5 reasons why I'm not going on a diet this year
04 January 2016, 21:00
Every New Year rolls around and we’re all limbering up with resolutions and signing up for the dance class, and clearing out our grocery cupboards to eliminate all treats.
But, by the time Easter rolls around, we’re all eyeballing the marshmallow chocolate eggs and hiding Lindt wrappers under our pillows at 2am. Oh go on, I know you do it.
But here’s the thing. I’m NOT going on a diet this year. This is why:
Because I like my bum:
I really, really do – not just for me, but for my significant other too. He regularly throws a compliment in the direction of my rear and frankly, I like hearing those.
Also, I have what I call a Writer’s Bum, because it sits and creates for a large part of every day. My butt is a highly appreciated symbol of the career I love so much. The butt stays.
I like to dance:
I spend a large portion of each day with just my dog and my computer for company. My dog is now used to me busting out a move while I work and listen to my top tracks, but that’s not all the dancing I do.
I dance with my kid, whenever and wherever we are. And, I used to pop in my earphones while doing the groceries and groove on down the vegetable aisle. I stopped doing that last year. I’m committed to doing that jive again.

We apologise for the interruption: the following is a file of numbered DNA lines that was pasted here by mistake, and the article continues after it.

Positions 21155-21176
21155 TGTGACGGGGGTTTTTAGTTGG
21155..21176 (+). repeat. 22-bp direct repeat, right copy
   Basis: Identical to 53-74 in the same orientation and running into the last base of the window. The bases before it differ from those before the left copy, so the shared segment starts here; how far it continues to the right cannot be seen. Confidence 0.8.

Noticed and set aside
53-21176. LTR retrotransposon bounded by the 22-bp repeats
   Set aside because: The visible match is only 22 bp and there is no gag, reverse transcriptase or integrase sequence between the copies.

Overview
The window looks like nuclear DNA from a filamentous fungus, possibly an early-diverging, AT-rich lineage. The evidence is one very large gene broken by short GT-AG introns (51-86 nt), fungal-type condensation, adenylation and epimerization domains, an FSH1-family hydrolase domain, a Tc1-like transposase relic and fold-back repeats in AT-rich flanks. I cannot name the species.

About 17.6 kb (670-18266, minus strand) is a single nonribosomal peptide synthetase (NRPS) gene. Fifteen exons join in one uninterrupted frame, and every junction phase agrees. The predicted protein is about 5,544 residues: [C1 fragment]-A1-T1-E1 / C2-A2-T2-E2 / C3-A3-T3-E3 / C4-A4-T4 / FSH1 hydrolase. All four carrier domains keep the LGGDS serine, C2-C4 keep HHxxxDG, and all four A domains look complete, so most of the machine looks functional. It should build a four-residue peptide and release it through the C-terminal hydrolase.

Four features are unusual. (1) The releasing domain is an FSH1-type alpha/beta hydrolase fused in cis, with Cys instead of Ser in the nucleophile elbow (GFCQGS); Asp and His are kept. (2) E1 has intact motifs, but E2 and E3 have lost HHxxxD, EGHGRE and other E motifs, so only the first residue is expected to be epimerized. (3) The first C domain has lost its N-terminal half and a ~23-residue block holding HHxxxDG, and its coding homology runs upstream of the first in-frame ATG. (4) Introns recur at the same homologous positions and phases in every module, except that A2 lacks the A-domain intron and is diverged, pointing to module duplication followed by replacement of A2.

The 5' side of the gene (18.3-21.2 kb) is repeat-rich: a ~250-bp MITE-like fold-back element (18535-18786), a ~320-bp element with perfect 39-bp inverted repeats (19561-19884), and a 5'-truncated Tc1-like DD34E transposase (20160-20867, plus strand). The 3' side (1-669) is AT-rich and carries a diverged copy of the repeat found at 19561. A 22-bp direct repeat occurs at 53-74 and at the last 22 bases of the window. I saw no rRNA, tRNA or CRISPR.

We walk more now than I did in the last few years:
Our daily lives and routines have completely changed, which means that we actually walk more, as a matter of course, every day.
I have always loved walking, and sometimes a morning run. Before, we lived a little too far away from things for walking to be convenient for everything. Now it is.
I want to stave off the food issues that may present themselves in the future:
I have a daughter, who is currently on that funny precipice between childhood and the teenage years. My mother was anorexic and a dear friend of mine battled it in high school.
There were food-related issues in my childhood that I am, as an adult, so hugely aware of. As my daughter is surrounded by a barrage of life moments and media that emphasise the "need" to be thin, or to "starve yourself beautiful" (and don’t you dare tell me that it’s not the case!), I want her to always feel she is enough, she is beautiful and she is worthy.
The best way I can do that is by showing and living moderation in all things. So yes, I’ll take that Lindt thanks, but no, I won’t wolf the whole slab.
And yes, we’ll devour a platter of fruit and vegetables for dinner because that feels like a treat to us.
Teaching balance and moderation when it comes to nutrition is one of the key components to enabling and nurturing a healthy relationship with food.
Me "going on a diet" and actively depriving myself of something I used to have is not what I want to teach.
Rather, if anything, I’d happily commit to a family meal plan that makes sense and is centred on moderation, while offering all the choice it possibly can. Line me up for some sweet potato mash please.
And lastly, because I like me, finally:
In the broad strokes of my life, I have been the fat kid, the thin girl, and the in-between woman. Frankly, just before, 35, I really like me.
Sure, sometimes I look in the mirror and ponder a few wrinkle removals but, for the most part, I like who I am.
It’s taken me far too long to finally get here and I have no reason to want to change. Improve, perhaps, but I don’t want to change me. Thank the stars for that.
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